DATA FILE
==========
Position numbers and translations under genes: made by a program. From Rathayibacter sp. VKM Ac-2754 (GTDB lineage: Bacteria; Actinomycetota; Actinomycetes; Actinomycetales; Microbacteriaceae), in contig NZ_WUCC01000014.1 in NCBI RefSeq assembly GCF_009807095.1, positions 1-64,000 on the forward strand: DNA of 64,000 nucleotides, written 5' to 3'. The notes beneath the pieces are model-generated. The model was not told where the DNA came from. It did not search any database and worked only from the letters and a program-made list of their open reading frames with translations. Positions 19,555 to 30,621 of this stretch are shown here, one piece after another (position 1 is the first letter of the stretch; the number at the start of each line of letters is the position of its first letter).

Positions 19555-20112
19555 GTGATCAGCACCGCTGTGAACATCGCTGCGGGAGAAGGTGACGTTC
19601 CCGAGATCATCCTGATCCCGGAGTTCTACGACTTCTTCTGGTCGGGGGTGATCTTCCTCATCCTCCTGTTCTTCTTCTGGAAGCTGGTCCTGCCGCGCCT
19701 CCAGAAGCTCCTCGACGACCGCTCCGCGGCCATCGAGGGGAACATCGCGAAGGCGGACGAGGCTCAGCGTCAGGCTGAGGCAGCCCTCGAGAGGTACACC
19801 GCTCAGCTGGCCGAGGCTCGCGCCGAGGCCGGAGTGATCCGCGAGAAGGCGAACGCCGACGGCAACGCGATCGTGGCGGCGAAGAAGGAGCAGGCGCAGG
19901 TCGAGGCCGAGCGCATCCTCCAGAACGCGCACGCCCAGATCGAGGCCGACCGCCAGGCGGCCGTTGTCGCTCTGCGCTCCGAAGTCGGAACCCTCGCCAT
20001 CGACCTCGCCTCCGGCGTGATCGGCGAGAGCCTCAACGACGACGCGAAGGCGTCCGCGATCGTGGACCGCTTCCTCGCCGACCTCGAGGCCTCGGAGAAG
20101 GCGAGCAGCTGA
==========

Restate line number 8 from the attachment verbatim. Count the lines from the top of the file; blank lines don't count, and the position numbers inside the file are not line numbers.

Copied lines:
20001 CGACCTCGCCTCCGGCGTGATCGGCGAGAGCCTCAACGACGACGCGAAGGCGTCCGCGATCGTGGACCGCTTCCTCGCCGACCTCGAGGCCTCGGAGAAG